TOKYO -- OLED televisions, which once held promise as the mainstream successor to LCD TVs, are losing favor among manufacturers as high costs take their toll and models using liquid crystal displays decline in price and improve in quality.
Panasonic plans to postpone mass production of the displays, which form a picture on a thin, bendable layer of organic light-emitting diodes. Sony will suspend development of OLED TVs. Even Samsung Electronics has decided to halt investment in the field.
Panasonic, which uses printing technology to make OLED displays, began joint development with Sony in 2012. It dissolved the partnership at the end of last year and has since pursued the business on its own for medical and other applications. It originally planned to kick off mass production in fiscal 2015 but will postpone it to fiscal 2016 or later.
The difficulty of lowering production costs has proved a major setback for Panasonic. Prices for 55-inch OLED TVs would exceed 1 million yen ($9,856) by current estimates, while 4K LCD TVs sell for 300,000 yen to 400,000 yen at big-box electronics stores.
Sony also does not see real demand for OLED TVs taking off anytime soon. The company will freeze OLED TV development for now, shifting focus to medical and broadcasting applications.
Sony intends to expand its lineup of 4K TVs using LCD technology. In this area the company currently enjoys an industry-leading share of the global market and could help its TV business return to the black for the first time in 11 years in the year to March 2015. Sony's 4K TVs accounted for more than 20% of the value of all shipments in 2013 and sees an opportunity to leverage its brand appeal to expand in this market. It will release eight 4K models this summer, which is more than double the number of last year, and aims to quadruple sales this fiscal year. The 4K models will constitute around 40-50% of Sony's total lineup of large flat-panel TVs, compared with the 10-20% ratio of last business year.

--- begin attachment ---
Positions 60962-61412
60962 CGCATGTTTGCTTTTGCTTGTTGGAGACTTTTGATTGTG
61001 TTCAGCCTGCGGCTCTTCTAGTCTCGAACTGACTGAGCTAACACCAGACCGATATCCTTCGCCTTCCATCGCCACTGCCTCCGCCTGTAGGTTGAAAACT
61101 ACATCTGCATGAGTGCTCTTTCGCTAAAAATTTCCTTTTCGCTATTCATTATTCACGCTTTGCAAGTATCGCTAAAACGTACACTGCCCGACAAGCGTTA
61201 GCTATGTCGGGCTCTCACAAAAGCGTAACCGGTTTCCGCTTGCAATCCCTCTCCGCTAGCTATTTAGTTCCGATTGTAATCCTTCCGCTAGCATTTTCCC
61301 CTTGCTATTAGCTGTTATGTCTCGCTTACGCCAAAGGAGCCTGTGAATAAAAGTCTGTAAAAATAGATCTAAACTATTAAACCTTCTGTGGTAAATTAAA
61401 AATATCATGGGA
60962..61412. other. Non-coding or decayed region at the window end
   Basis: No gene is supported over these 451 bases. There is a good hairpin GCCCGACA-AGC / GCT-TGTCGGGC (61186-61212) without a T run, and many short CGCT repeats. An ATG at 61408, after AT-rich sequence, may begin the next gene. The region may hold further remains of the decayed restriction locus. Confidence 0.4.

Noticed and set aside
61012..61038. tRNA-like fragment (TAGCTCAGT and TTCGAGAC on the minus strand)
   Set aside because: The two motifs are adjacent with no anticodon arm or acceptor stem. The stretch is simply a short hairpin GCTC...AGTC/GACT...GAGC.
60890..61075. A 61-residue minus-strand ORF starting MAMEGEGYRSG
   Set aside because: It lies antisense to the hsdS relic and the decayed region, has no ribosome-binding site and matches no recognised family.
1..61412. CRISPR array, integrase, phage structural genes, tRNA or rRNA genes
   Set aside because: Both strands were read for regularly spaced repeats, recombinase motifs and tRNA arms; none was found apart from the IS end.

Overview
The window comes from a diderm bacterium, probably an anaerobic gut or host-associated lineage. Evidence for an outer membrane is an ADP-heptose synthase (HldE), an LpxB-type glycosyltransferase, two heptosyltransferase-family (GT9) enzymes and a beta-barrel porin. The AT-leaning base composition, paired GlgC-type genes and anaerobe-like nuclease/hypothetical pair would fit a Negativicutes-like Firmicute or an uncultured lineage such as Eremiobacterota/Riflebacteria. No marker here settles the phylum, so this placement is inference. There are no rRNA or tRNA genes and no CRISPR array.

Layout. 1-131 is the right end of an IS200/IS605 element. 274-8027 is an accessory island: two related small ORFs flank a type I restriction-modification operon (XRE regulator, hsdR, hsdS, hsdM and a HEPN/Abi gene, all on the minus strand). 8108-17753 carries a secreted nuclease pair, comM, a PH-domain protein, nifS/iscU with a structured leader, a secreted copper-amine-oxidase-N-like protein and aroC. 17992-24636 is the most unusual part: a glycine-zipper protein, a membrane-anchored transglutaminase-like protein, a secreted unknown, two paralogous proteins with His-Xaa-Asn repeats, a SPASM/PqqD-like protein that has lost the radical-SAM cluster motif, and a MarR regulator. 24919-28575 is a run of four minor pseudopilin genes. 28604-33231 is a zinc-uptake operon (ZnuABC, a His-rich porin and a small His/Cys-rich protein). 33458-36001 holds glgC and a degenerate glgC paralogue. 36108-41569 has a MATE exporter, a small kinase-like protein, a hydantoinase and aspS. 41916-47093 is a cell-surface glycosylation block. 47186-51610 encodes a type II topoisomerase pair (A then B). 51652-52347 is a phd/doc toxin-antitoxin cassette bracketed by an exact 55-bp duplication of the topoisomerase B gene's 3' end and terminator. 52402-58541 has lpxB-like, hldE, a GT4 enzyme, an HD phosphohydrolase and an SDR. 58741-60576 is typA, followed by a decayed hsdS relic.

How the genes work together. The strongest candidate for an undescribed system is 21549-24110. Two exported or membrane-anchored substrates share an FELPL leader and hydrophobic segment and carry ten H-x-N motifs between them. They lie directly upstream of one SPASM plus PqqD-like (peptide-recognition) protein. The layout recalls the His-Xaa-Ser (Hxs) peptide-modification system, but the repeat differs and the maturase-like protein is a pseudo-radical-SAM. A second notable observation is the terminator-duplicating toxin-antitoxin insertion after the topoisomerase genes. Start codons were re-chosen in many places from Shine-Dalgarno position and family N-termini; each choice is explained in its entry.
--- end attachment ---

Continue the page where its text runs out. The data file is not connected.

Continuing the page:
Meanwhile Sony will reassign the people now working to develop OLED TVs at the Atsugi Technology Center and elsewhere to other tasks, including development of 4K-related products.
At the same time, the company will take steps to cut costs in order to turn its TV business around. That includes plans to spin off the TV unit in July, and also to slash labor expenses for consumer electronics products by more than 20%.
Samsung has scrapped plans to build production lines for TV-use OLED panels as early as this year. It will not release any new OLED sets.
Worldwide shipments of OLED TVs came to 4,000 units in 2013, just 1.6% of what had been predicted in the spring of 2012, according to NPD DisplaySearch.
"With the improved picture quality of LCD TVs and drops in their prices, OLED TVs no longer have any advantage," said Hisakazu Torii, a Japan-based vice president at the U.S. market research company.